Everyone watched Mary’s little shoulders rise defensively as she dropped the apple. It landed with the white bite marks facing up, on top of her discarded blouse and wool skirt. Her jacket, like everyone else’s, was left in the car with Simon. He was parked at the edge of the forest by the picnic table, guarding everyone’s disruptive human possessions. In his passenger seat was a bag full of coats, pencils, gloves and little flasks filled with whiskey. They all trusted that he wouldn’t drink the whiskey while they were off being naked. Simon was number nine or ten, something far below. He understood his place.

Hazel cocked her angular hips, still unsatisfied. “The bra, Mary?”

Silas looked down at his own chest and fingered his wooden crucifix necklace. He wondered why Hazel didn’t have a problem with him leaving it on. The cross necklace was twice as concealing as Mary’s little white bra, twice as protective.

“I don’t know, Hazel,” Mary said with sideways eyes. Bravely, she added “you’re the only one who feels any different."

Roughly, Hazel held Mary’s neck with one hand and unhooked the bra with the other. She threw it down on the bitten apple, leaving a little wet spot on the bra cup. Mary covered her exposed breasts with her numb hands. They felt warm and soft like rotting wood.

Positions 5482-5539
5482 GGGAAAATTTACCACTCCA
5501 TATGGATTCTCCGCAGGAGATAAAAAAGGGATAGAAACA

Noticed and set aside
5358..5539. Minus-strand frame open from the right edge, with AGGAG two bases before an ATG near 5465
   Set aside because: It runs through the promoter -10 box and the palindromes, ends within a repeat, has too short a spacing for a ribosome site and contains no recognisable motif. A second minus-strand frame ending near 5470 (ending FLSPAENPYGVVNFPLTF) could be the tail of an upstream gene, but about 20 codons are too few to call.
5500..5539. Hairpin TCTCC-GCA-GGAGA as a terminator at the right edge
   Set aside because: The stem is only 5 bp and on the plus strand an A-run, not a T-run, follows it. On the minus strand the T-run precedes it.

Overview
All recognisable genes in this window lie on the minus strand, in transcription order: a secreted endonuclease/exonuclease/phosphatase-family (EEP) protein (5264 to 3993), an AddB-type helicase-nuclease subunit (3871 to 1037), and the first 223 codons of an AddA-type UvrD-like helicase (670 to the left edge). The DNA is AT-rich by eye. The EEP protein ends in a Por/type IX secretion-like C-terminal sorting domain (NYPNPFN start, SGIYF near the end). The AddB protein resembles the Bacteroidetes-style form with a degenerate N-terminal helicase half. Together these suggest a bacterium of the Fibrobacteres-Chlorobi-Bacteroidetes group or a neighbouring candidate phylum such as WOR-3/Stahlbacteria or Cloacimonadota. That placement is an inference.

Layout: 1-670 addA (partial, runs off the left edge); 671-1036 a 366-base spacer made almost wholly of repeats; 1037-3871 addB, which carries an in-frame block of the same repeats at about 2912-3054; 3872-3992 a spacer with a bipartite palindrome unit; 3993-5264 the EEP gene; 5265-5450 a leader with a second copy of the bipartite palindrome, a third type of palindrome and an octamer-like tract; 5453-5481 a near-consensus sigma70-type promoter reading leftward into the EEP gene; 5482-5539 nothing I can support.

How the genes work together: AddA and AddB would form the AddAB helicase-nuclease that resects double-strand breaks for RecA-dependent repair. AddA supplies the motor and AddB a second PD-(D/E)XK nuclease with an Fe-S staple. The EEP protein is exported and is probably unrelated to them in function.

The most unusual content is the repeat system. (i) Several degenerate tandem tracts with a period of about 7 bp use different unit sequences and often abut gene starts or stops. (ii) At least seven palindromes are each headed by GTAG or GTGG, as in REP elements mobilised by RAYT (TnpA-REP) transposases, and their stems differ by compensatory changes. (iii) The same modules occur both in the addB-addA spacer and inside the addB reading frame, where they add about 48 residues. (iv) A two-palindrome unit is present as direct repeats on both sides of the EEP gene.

“Alright now, let’s begin,” Hazel said. She proceeded to pace up and down the line, patrolling. The jurisdiction tingled up and down her spine. “What are we doing here tonight?”

Saul began to slip his hands into his pockets and then remembered that he wasn’t wearing pants. “Why are you asking us, Hazel? This was your idea.”

“No it wasn’t. We all planned this the day rankings were posted.”

“But you initiated it. You brought us here.”

Hazel tossed back her red hair, proudly flaunting her sharp collar bone. “Of course I initiated it. I’m number one. I’m the smartest one in the entire school.”

“You mean you have the highest grades in the entire school,” Saul corrected. There had been a time in the summer when Hazel had drunkenly and messily kissed him and grabbed at him and since then he’d never been able to think of her as smart.

Hazel discarded his comment. Her entire bony torso was on display now, each pronounced rib. With her red hair behind her, all down her back, her edges were tinted orange. “What does life mean, boys? Why do we exist?"